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Sustainability

Diversify Your Recycling Efforts

September 19, 2010
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There is a long held notion that recycling pertains strictly to plastic, cardboard and other paper products.

This, however, is about as far away from the truth as a Mark McGwire Supreme Court testimony.

"Avenues exist for recycling nearly everything," states Karen Hamel, technical education manager for the New Pig Corporation. "Recycling paper, plastic and aluminum are great first steps that can be taken by any facility. Other items that are routinely used in facilities — like fluorescent lights, batteries, electronics, spent absorbents and wipes — should all be recycled as well."

Recycle To Promote Sustainability

Many items that end up in a facility''s garbage — and eventually a landfill — are potentially toxic or contain potentially toxic components.

This, coupled with the fact that many items used by custodial professionals are difficult to recycle without proper assistance, tends to discourage the practice.

However, it is important to note that many companies and organizations exist to ensure that items are properly disposed of at the appropriate recycling facilities.

According to Aaron Griffith, marketing project manager for the Air Cycle Corporation, there are recycling programs available for any amount of waste — from bulk recycling pickups for thousands of spent light bulbs to small, prepaid mail recycling containers for a few pounds of used batteries.

Get The Word Out

Simply knowing that recycling is an option and that various services are available is not enough; guidelines specifying all aspects of recycling are necessary.

Not only do guidelines allow for participation on the part of all staff, they make a recycling program run more efficiently and with fewer hiccups.

"Well-written guidelines are not left open to interpretation — they will outline who is responsible, what is being recycled, where recyclable items are being collected and why this is important to the facility and the community," notes Hamel.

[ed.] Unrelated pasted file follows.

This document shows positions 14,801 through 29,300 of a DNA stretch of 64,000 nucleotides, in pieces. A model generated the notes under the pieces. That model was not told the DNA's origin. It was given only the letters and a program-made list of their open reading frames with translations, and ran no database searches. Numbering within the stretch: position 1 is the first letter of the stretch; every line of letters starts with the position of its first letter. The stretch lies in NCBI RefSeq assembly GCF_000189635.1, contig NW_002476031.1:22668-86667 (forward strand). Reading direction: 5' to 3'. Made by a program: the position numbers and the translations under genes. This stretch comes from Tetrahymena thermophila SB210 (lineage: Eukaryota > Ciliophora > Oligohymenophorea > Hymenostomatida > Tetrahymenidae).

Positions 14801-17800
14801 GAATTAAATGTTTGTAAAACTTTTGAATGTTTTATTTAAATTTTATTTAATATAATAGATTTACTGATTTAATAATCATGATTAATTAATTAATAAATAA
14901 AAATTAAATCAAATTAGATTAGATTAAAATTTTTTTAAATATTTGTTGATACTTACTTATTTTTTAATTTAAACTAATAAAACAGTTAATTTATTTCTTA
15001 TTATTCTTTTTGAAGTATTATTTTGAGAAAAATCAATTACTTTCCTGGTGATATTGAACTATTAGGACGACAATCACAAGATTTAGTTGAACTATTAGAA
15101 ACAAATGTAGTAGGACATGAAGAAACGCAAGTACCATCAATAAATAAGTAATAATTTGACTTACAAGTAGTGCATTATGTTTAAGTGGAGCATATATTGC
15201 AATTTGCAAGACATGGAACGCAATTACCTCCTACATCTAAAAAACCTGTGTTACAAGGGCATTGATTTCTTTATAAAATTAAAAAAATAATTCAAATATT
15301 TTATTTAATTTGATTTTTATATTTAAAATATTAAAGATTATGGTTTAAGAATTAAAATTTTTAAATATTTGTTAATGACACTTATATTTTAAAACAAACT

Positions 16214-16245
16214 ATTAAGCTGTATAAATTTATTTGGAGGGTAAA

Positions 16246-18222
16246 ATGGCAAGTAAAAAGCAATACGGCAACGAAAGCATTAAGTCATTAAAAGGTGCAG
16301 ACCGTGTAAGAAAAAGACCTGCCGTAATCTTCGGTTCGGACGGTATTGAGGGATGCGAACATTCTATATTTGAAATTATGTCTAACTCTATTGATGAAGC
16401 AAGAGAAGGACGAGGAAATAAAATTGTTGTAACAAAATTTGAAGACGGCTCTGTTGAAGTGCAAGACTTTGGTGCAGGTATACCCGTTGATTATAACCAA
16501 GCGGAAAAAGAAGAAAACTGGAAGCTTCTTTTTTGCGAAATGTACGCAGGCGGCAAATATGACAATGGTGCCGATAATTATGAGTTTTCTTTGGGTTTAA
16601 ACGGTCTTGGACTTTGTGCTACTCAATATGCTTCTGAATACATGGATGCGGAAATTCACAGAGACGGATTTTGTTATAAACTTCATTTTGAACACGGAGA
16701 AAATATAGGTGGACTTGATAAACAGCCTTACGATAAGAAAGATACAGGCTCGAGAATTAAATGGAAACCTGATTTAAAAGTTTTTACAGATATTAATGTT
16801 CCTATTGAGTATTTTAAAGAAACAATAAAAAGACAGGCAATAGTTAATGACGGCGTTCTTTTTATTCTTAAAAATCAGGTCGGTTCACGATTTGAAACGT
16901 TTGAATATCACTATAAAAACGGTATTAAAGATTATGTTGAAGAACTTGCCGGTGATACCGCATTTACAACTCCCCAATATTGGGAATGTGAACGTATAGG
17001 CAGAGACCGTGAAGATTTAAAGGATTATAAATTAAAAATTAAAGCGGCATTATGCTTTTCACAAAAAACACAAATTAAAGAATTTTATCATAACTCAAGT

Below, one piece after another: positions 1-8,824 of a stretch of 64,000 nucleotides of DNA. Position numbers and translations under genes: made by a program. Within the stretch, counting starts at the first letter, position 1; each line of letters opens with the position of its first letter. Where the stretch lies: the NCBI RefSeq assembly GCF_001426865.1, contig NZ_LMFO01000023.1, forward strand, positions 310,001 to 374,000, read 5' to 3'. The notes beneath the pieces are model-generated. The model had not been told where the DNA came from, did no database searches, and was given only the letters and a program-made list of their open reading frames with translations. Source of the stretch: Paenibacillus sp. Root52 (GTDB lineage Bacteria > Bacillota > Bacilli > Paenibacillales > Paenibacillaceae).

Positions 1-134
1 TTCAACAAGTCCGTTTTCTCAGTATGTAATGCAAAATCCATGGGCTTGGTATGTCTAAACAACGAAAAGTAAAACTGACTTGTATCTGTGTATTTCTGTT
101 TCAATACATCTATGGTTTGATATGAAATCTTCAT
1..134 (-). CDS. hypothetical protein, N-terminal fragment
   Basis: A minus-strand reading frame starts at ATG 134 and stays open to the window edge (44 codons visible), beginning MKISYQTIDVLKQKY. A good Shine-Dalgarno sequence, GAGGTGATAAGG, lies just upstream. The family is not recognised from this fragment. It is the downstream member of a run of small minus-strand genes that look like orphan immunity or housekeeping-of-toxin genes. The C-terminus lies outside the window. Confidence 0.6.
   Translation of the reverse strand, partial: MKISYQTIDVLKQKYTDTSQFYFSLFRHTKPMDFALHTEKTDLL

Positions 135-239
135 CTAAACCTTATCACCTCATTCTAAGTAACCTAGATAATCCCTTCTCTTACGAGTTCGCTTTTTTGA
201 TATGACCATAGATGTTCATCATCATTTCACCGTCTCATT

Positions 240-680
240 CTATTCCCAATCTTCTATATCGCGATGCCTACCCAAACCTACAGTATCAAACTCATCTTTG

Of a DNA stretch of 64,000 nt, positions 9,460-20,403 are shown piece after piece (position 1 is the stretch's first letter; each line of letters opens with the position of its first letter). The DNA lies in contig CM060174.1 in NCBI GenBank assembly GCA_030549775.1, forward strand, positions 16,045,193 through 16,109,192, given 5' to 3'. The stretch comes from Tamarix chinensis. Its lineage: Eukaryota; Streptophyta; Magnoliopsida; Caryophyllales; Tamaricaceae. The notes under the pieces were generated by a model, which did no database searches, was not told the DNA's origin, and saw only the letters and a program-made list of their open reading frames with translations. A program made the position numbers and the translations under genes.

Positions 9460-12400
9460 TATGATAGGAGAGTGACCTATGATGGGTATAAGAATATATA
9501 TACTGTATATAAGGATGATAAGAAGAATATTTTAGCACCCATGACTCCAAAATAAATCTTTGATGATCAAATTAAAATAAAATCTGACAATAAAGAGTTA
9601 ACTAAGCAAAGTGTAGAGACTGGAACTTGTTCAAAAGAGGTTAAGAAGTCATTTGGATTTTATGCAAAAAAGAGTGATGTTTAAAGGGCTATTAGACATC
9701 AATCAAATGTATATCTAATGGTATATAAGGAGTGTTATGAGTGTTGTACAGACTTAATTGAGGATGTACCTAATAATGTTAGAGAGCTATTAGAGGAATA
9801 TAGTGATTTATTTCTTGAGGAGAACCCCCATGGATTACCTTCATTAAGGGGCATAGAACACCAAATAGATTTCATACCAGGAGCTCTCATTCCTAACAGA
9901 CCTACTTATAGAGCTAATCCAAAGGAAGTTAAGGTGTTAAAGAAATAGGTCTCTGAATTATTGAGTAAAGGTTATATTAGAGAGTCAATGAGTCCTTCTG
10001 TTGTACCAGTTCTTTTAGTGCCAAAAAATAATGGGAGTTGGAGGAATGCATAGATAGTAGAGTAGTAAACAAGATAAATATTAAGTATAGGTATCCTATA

Strategically placed signage can serve as a reminder that certain products used by custodial professionals — and other staff and building occupants — can be recycled and diverted from the waste stream.

"Building awareness to the issues and educating those within the organization to simply ''do the right thing'' and recycle is one step that needs to be taken," proclaims Derek Wardwell, corporate marketing coordinator for the Armor Group.

To increase the rate at which items are recycled at a facility, one should:

  • Explain the benefits of recycling to staff and other building occupants

  • Show workers and building occupants how much can be saved — both monetarily and in trash from landfills

  • Allow all employees to develop the recycling program

  • Create incentives for employees and building occupants who recycle.

The ''Cradle-to-cradle'' Mindset

Lifecycle or "cradle-to-cradle" thinking is the practice of waste-free, efficient production.

It is no longer sufficient to manufacture products with high levels of recycled content — a more comprehensive approach in which products are designed to reduce environmental impacts from the start is necessary.

"The post-consumer use aspect of waste management has traditionally been considered beyond the manufacturer''s direct control and therefore, out of scope," says Lisa Morden, global sustainability leader for Kimberly-Clark Professional. "However, manufacturers are increasingly considering this question as they and their customers seek ways to reduce their environmental footprint."

Wardwell adds that manufacturers who embrace this mindset and produce products that can be reused, recycled or composted instead of being disposed of and placed in landfills start a chain reaction of environmental responsibility.

"When you think about it, the options are endless as to what can be recycled or composted," concludes Wardwell.

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